Trump’s proposed meal kits are an attack on the poor

AddThis

Photo Credit: Weatherly Sawyer | Daily Texan Staff

President Donald Trump released his budget proposal for the 2019 fiscal year last Monday. Conservative proponents of the plan have heralded that it would eliminate “wasteful” programs and regulations that hurt the nation’s economy, primarily by cutting social safety net programs that enable the survival of millions of Americans. 

In one of the greatest smites to the poor in recent years, Trump’s proposed budget would strike a blow to the Supplemental Nutrition Assistance Program, or SNAP. In its place, families would receive a box of preselected non-perishable food each month. 

As if this inadequate replacement idea was not bad enough, the language and scope of Trump’s budget proposal is inaccessible to the very people that it will affect the most, putting SNAP in danger of being cut. As students, it is our job to use our resources to speak out against it. 

Trump’s box, or what has come to be referred to as “America’s Harvest Box,” would be sent to people who currently receive more than 90 dollars a month in SNAP benefits, or 81 percent of those who qualify. 

The box would not contain any fresh fruit, vegetables, meat, or dairy — which are currently accessible with SNAP benefits. Instead, these essential components of a healthy diet would be replaced with processed, non-perishable items such as peanut butter, cereal and canned meat. This is not sufficient nourishment for the
human body, as non-perishable food is high in sodium and sugar and lacks the essential vitamins and minerals found in fresh food.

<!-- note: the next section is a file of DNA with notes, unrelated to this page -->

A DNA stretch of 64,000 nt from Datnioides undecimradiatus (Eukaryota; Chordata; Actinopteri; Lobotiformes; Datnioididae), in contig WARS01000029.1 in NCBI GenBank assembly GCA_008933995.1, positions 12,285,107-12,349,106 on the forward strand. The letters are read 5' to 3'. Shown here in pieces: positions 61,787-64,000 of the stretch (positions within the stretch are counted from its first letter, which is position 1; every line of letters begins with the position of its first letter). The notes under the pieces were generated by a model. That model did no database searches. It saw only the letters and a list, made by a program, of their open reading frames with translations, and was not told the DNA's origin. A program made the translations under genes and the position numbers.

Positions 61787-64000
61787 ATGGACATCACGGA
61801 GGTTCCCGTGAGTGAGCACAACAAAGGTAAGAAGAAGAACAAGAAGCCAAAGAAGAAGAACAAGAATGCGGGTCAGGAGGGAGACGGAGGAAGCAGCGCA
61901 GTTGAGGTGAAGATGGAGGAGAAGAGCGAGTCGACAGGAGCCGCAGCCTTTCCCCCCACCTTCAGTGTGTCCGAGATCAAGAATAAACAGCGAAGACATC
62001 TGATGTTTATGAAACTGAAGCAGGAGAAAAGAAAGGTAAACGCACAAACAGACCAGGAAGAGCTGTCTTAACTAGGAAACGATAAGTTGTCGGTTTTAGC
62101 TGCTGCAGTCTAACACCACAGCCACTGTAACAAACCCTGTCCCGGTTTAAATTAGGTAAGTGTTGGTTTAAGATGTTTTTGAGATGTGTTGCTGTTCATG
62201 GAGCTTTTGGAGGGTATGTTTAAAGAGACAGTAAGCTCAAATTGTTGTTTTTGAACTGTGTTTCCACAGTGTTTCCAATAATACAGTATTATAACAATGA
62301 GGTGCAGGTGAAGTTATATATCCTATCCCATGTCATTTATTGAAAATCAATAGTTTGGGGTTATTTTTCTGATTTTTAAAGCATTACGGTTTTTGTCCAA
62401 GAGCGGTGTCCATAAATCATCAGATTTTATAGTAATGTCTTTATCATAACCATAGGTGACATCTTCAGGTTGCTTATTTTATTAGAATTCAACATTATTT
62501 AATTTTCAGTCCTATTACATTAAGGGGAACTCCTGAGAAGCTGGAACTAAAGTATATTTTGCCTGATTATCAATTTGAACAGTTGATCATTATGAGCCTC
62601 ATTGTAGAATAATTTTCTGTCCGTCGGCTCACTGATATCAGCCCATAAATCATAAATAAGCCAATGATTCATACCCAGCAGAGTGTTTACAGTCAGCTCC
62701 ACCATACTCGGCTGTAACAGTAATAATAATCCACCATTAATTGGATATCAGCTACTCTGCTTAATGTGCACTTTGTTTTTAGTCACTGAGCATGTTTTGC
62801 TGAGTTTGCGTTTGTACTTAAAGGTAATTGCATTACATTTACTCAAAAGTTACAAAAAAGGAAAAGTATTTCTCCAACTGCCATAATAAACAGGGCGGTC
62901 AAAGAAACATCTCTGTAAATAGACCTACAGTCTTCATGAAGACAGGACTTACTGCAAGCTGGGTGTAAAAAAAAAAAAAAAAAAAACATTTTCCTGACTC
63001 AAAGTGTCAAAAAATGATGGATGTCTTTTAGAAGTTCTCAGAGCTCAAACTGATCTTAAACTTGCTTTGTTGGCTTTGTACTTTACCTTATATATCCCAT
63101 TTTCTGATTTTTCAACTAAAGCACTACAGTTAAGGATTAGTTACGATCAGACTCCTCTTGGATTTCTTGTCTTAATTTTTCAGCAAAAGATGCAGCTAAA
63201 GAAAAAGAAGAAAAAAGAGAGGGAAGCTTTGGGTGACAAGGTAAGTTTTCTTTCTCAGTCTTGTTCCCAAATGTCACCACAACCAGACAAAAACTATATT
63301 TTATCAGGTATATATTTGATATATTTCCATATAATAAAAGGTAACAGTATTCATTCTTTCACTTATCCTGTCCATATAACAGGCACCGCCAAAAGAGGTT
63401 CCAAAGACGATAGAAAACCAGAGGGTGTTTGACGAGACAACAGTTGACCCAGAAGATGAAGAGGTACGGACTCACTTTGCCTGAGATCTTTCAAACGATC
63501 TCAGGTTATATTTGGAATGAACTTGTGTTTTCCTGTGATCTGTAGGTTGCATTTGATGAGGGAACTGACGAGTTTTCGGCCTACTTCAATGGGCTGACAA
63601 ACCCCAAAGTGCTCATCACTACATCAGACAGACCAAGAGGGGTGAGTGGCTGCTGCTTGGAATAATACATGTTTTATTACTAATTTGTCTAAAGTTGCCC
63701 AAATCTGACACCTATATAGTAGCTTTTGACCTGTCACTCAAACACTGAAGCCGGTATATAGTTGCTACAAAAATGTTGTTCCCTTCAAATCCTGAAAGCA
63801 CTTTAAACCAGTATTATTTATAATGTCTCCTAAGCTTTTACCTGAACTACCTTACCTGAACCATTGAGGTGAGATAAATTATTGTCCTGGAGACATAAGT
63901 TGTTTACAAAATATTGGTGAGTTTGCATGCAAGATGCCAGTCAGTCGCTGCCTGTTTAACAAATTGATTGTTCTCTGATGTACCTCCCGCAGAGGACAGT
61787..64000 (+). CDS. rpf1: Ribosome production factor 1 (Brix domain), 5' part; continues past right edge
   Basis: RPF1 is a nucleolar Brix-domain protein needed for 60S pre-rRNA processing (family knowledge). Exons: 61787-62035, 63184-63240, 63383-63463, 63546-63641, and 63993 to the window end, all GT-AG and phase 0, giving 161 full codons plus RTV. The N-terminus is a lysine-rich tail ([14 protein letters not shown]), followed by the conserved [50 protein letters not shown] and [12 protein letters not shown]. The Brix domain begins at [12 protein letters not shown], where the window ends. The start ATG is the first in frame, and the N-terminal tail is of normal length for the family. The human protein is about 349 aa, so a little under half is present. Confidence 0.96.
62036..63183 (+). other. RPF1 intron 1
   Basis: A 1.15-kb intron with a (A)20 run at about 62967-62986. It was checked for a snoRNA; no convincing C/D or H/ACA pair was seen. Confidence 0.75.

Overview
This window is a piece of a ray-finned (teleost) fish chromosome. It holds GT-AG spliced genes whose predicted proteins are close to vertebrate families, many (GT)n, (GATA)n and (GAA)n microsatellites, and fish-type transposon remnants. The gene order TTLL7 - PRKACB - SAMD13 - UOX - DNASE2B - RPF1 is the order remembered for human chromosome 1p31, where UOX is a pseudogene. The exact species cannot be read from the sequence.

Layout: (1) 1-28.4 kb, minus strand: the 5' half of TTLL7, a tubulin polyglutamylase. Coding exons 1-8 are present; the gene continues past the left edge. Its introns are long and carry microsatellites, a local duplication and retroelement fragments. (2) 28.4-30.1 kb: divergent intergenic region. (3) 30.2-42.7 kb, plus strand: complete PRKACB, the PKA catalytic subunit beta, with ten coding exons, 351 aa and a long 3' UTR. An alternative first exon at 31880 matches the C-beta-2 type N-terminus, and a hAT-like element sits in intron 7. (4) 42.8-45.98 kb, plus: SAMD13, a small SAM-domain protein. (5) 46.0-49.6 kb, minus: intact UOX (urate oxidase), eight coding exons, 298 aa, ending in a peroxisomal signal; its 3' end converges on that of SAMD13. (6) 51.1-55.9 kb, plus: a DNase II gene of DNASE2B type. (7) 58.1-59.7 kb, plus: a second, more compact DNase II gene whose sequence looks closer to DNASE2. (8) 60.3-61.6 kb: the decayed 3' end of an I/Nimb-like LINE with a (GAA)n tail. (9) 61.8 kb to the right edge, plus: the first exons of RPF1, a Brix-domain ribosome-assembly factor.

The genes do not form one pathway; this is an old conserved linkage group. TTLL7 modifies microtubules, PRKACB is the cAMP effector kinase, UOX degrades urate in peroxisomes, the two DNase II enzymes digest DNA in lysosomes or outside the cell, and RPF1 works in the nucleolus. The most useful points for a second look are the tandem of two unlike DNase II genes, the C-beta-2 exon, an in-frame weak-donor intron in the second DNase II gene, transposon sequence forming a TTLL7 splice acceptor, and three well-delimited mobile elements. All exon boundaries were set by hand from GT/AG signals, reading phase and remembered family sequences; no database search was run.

Currently, SNAP assists approximately one in eight Americans, or 42 million low-income citizens, by putting food on the table. To qualify for SNAP, a person has to be hovering 130 percent below the poverty line. SNAP operates by providing prepaid cards to those that qualify, which can then be used at grocery stores to buy food items. 

Popular myths about SNAP assume that it’s wasted by able-bodied people who misuse their benefits to splurge on steak and lobster in place of working. This is incorrect. To receive SNAP able-bodied people of age are required to work. The majority of households with an able-bodied recipient have a job. 

The overwhelming majority of SNAP recipients are either children, elderly or disabled. Studies have found  more than 90 percent of benefits from SNAP assist the elderly, disabled or those that live in households where at least one member works. The majority of SNAP beneficiaries are those who would not be able to access enough food otherwise, making the elimination of the program in a country where 1 in 3 children are food insecure, abominable. Being old, disabled, or of low-income status should not mean that fresh, substantive, food is inaccessible.

If you find fault with cutting SNAP (and you should) then do something about it. Call your legislators. Large numbers of calls and popular resistance have the potential to spur congresspeople to take a stand on issues.  Above all, speak up for the 42 million Americans whose lives will be put at risk under Trump’s new meal kit plan. 

It’s not just your right. It’s your responsibility. 

Braaten is an international relations and global studies junior from Conroe. She is a senior columnist.